San Francisco 49ers wide receiver Torrey Smith, left, catches a 76-yard touchdown pass in front of Baltimore Ravens cornerback Shareece Wright (35) during the first half of an NFL football game in Santa Clara, Calif., Sunday, Oct. 18, 2015.
San Francisco 49ers wide receiver Torrey Smith, left, catches a 76-yard touchdown pass in front of Baltimore Ravens cornerback Shareece Wright (35) during the first half of an NFL football game in Santa Clara, Calif., Sunday, Oct. 18, 2015. (D. Ross Camerson / Associated Press)

It didn't take long for cornerback Shareece Wright to become the latest Ravens defensive player to be the focus of fan discontent and derision after he was beaten for two touchdown passes against the San Francisco 49ers.

I'm not absolving Wright here -- everybody knew coming in that the 49ers would be looking for Torrey Smith to get open on a couple of double moves -- but I think Sunday was more a referendum on the organization's failure to develop or acquire enough quality cornerback depth than on Wright's ability as a player.

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I guess to put it more bluntly, what exactly did you expect? Every time another veteran cornerback becomes available, my Twitter messages are infiltrated by fans suggesting that the Ravens need to make a move for said player. And my response is always the same: "OK, but do you really think he's going to make a difference?"

Everybody in the league is looking for cornerbacks. No disrespect to Wright or any of the other street free-agent corners that the Ravens have signed in the past, but if you are a cornerback and you're available at this time of year, that's not usually a good sign. The 49ers have one of the league's worst pass defenses and they let Wright go after he was a weekly gameday inactive.

Sometimes a change of scenery does a player some good. Sometimes coaching makes a big difference. The hope in Wright's case was that he just needed an opportunity to play. But more times than not, what you see is what you get. And with the Ravens, you've seen this movie before with the likes of Derek Cox, Danny Gorrer, Antoine Cason and Dominique Franks.

That the Ravens have had to call on such players and thrust several in key roles can be attributed to the boatload of injuries the team has had at the position, and the front office's inability to sign and draft quality depth.

Speaking of cornerback injuries, Lardarius Webb looked pretty good in warm-ups on Sunday, and didn't appear to be that limited by his hamstring injury. It will be good news if the Ravens can get him back for Monday's game against the Arizona Cardinals. The Cardinals have a strong group of receivers and the Ravens will need all hands on deck.

Asked following Sunday's game if anything about the 49ers' offensive game plan surprised him, Wright mentioned that they threw the ball a lot more than they usually do, and a lot more than he expected. Well, he should probably get used to seeing that every week.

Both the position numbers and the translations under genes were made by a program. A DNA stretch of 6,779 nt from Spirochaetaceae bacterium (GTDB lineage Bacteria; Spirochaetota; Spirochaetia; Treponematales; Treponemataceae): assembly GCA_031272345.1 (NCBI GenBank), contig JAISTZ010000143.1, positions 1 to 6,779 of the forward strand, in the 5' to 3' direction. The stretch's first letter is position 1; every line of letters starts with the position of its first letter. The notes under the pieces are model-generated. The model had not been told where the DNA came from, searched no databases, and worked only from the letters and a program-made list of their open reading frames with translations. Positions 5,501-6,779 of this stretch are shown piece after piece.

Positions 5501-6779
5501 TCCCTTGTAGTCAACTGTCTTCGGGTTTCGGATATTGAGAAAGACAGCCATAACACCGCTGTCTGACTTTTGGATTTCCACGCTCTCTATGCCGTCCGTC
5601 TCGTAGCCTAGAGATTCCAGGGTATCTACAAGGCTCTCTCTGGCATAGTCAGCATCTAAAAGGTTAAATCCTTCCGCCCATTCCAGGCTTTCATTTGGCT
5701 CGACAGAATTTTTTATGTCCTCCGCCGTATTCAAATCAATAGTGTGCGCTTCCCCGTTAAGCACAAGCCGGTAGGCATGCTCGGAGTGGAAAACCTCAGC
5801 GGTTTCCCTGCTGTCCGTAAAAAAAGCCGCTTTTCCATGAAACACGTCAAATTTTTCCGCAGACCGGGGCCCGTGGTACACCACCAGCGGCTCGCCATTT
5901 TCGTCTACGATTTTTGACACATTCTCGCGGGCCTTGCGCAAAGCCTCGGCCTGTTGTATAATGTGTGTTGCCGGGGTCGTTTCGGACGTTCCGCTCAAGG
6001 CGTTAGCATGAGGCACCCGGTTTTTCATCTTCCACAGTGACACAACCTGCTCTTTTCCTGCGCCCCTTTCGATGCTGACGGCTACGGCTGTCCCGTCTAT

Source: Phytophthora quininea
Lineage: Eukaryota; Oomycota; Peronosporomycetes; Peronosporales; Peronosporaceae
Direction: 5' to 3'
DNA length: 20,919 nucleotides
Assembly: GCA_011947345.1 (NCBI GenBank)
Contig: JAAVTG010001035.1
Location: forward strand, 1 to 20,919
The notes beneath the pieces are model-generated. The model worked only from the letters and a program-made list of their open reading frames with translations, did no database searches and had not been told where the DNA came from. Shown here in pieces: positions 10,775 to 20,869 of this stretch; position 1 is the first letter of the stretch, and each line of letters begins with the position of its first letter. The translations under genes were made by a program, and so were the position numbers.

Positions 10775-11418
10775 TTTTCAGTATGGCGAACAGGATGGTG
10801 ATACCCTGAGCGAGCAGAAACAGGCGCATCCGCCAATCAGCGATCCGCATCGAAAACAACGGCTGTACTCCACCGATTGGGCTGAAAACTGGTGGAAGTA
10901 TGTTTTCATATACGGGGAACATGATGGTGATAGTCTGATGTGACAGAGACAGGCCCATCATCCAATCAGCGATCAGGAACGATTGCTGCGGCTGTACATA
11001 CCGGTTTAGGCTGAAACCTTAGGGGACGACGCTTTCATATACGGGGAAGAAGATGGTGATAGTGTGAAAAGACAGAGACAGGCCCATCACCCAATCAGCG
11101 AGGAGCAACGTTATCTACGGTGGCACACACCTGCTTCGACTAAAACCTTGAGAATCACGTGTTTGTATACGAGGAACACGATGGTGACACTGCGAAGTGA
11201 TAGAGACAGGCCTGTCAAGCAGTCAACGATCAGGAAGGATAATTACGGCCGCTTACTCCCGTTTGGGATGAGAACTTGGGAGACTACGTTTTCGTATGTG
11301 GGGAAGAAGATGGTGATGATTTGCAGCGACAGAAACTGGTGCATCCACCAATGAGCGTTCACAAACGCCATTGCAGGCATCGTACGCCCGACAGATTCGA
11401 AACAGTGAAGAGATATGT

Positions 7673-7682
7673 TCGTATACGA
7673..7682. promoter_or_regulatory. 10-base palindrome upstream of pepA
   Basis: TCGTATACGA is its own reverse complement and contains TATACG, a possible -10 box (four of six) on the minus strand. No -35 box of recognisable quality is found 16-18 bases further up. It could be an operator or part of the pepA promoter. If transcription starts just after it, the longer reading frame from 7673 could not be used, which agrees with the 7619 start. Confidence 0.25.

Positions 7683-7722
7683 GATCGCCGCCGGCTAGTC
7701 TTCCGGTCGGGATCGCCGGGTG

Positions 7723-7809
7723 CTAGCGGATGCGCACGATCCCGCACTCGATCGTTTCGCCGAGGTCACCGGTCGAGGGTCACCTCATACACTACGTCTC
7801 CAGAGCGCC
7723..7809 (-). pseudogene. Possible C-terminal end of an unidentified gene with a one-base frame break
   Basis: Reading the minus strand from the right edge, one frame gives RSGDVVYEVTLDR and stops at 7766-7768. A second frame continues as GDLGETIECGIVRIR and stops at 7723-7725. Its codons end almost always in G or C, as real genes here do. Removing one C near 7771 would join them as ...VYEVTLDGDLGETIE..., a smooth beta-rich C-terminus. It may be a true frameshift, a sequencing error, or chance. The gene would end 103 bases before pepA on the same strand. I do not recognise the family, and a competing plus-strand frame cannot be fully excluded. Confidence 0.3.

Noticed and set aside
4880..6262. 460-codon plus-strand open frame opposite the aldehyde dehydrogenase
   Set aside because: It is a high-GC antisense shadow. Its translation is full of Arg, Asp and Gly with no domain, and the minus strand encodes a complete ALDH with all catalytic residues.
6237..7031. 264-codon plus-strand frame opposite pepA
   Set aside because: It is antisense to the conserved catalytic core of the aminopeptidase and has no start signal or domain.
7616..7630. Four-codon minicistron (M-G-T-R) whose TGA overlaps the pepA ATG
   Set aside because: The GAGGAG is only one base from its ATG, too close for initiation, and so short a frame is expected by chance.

If you're an opposing offensive coordinator facing the Ravens, why would you do anything but go pass-heavy while mixing in a couple of runs from time-to-time to just keep the defense honest?

Until the Ravens prove that they can generate a consistent pass rush and their defensive backs can cover and make plays, teams are going to mostly rely on their passing games to move the ball. And that's a scary thought when the Ravens still have to play against Carson Palmer, Philip Rivers, Russell Wilson, a healthy Ben Roethlisberger and Andy Dalton.

Trade winds change

With the Ravens now 1-5 and heavy underdogs heading into the Cardinals game, the question of "Who is the team trading for?" has largely been replaced by "Who can they trade?" The NFL trade deadline is two weeks away and presumably, the Ravens might have a piece or two that will interest other teams. However, it's not like the Ravens are looking to orchestrate a roster overhaul.

Maybe they'd consider moving some of their would-be free agents for potential draft picks, but the thing to remember there is, in many cases, the compensatory pick that the organization would get for losing the player in free agency might be better than what they'd get from another team in a trade. That's just one of several reasons why I wouldn't expect much activity.

What about Urban?

I've gotten several questions about defensive end Brent Urban, who is on the injured reserve with a designation to return list after he tore his biceps earlier in training camp. Urban, who has been rehabbing with the team, is technically eligible to return to practice this week, but he wouldn't be allowed to return to game action until Nov. 15 against the Jacksonville Jaguars.

Once he returns to practice, the Ravens will have a three-week window where they'll have to decide if they're going to activate him for the 53-man roster or he'll revert to season-ending injured reserve.

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As for tight end Dennis Pitta, he remains on the physically unable to perform list as he rehabs a fractured and dislocated hip. Since six weeks have elapsed, the Ravens now have a five-week window in which they can allow the tight end to start practicing.

Once he starts practicing, the Ravens then will have three weeks to decide whether to place him to the active roster or have him finish the season on the PUP list.

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